But money is not the only motive. Although Starkey has been with the same partner for four years, he used to be what he describes as ‘naturally promiscuous’. He now channels this promiscuity into his career, working as a constitutional expert for, seemingly, every national newspaper and every national TV and radio station.

Another motive is his craving for publicity, a condition which, he says, gives him an intuitive understanding of the Princess of Wales’s personality. It is, he says, precisely her isolation and inner emptiness that makes her such an adept media manipulator. Asked if he feels any affinity with the Princess, Starkey tucks his hands behind his head, as if about to do a sit-up, and says, ‘The attention-seeking of a Dr Johnson is different from the posturing of a Casanova.’ His legs are not comparable with the Princess’s, he adds, but he believes they are both in the fight for the ever-changing spotlight.

When asked what the nature of the inner emptiness is in his own case, Starkey talks of the loneliness of the only child, of being significantly disabled (‘though it’s all corrected now’) and of the discovery that public performance is a way you can dominate others and impose yourself. He doesn’t think it has anything to do with not having children, though. On the contrary, he says, he satisfies the desire to shape a character and recognise yourself in others through his students. ‘You develop quasi-parental relations,’ he says. ‘I, for instance, was Lucifer to Sir Geoffrey Elton’s God, the best beloved before the fall. And it’s no coincidence that the Germans refer to their supervisor as Doktor-vater, Doctor-father. Often my own students call me first with news. Only yesterday a former student of mine, now at Harvard, rang to say that a job interview had gone well.’

Nor does he believe that his emptiness stems from his not yet having produced for posterity a truly great academic work. ‘No,’ he says, propping his chin up on two fists. ‘Look at Johnson. People don’t remember him for the mountainous novels he wrote on moral discourse or for the immensely tedious verse over which he sweated blood. And no one reads his English dictionary any more. People remember him for his extraordinary personality and for the way that personality was captured by Boswell. All that most academics leave is an unread tome and a crumbling hall of residence named after them. My favourite is Dame Lillian Penson Hall. Dame who?’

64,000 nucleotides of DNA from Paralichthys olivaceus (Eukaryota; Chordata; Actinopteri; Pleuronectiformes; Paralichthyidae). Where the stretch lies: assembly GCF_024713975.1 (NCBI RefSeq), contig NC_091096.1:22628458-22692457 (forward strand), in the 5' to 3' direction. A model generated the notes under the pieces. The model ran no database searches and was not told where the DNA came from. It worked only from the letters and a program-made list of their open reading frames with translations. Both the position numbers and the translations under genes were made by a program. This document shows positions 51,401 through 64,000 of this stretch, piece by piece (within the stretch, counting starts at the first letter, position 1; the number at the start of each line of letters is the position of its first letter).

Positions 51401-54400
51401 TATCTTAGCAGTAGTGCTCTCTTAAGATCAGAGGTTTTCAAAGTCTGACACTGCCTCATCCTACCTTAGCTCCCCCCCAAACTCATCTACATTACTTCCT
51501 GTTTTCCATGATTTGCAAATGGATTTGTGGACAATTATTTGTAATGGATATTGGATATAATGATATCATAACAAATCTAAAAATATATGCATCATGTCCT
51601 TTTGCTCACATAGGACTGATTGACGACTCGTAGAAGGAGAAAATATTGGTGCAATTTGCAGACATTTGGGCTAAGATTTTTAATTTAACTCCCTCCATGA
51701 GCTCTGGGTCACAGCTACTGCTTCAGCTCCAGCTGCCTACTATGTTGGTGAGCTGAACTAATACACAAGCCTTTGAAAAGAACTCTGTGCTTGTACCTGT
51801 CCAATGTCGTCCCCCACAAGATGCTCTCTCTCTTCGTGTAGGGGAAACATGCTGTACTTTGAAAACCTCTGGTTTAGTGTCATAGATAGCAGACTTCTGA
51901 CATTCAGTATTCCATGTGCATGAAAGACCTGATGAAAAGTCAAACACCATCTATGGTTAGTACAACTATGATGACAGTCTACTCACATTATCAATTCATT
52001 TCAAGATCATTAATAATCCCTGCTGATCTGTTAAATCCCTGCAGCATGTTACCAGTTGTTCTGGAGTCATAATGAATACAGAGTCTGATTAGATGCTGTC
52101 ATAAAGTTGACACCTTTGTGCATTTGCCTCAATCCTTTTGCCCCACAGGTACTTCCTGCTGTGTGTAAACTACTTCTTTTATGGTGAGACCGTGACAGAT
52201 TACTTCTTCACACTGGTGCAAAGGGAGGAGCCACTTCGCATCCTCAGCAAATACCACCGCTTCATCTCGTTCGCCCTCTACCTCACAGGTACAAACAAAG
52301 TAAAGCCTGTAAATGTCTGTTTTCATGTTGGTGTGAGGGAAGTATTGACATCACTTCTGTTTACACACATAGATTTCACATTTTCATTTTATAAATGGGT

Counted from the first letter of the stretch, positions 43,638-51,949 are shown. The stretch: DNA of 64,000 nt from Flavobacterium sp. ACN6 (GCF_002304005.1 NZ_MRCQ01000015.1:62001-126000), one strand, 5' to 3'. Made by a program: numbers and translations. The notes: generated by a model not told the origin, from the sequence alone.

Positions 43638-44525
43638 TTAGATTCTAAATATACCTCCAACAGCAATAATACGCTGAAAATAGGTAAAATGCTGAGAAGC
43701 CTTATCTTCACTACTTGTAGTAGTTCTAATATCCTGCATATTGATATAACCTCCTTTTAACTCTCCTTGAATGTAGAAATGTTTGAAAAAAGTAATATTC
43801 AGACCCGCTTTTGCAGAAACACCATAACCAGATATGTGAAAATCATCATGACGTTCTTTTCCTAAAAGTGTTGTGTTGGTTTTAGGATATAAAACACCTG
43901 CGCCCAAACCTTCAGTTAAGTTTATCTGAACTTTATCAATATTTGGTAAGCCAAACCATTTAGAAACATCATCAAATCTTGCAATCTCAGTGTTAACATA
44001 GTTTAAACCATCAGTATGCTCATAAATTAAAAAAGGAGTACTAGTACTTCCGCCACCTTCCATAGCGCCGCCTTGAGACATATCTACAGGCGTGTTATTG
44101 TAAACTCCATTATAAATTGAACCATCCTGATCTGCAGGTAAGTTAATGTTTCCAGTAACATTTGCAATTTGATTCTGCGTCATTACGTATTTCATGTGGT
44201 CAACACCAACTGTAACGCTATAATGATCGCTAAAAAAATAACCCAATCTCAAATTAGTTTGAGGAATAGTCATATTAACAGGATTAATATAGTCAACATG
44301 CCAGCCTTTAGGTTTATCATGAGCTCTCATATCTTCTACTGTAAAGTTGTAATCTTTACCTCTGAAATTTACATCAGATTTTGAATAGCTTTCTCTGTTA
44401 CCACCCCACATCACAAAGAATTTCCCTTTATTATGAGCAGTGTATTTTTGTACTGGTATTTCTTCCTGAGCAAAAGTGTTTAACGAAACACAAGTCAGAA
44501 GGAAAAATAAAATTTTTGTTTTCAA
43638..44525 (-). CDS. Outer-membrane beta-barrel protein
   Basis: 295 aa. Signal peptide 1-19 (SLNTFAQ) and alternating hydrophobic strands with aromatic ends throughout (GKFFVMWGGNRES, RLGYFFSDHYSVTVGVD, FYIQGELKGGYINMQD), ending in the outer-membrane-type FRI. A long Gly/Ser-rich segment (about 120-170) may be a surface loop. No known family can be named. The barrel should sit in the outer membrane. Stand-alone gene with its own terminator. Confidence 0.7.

Will Starkey be remembered for his ‘extraordinary personality’ or is he just a colourful firework that illuminates the night sky for an instant and then fizzles out? Certainly there are many who think his rhetorical preening, his buffoonery and his arch savagery undermine the quality of his argument. Equally, you could argue that it helps to drive his message home. Either way, criticism has never really bothered Starkey because even being disliked is better than being ignored. ‘I never watch television,’ he shrugs. ‘And I keep the world of the media outside my house. I have a frontier. It would be stupid to say I never find things hurtful, though. In a funny way we always want to be liked. The last thing I want is for me to do something publicly and for people not to remember it.’ We still remember Johnson for the ‘good talks’ in which he ‘tossed and gored several people’, for the way he ‘yoked by violence together’ the most heterogeneous ideas, so perhaps future generations will remember Starkey for what he had to say.

A few days after the interview, a tiny black and white photograph arrives in the post. It is from Starkey and it shows him as a boy in shorts, a cheeky smile playing on his face. It is not at all monstrous, nor is it imbued with pathos. The early years are indeed, it seems, when we become what we are.

This interview was written in 1997. In 2000 David Starkey wrote and presented a Channel 4 series on Queen Elizabeth I that beat Friends, Frasier and Da Ali G show to win the war of the ratings. His book accompanying the series remained in the bestseller list for nearly a year. In 2002 he beat Cilla Black to become the highest paid presenter on television, earning £70,000 an hour.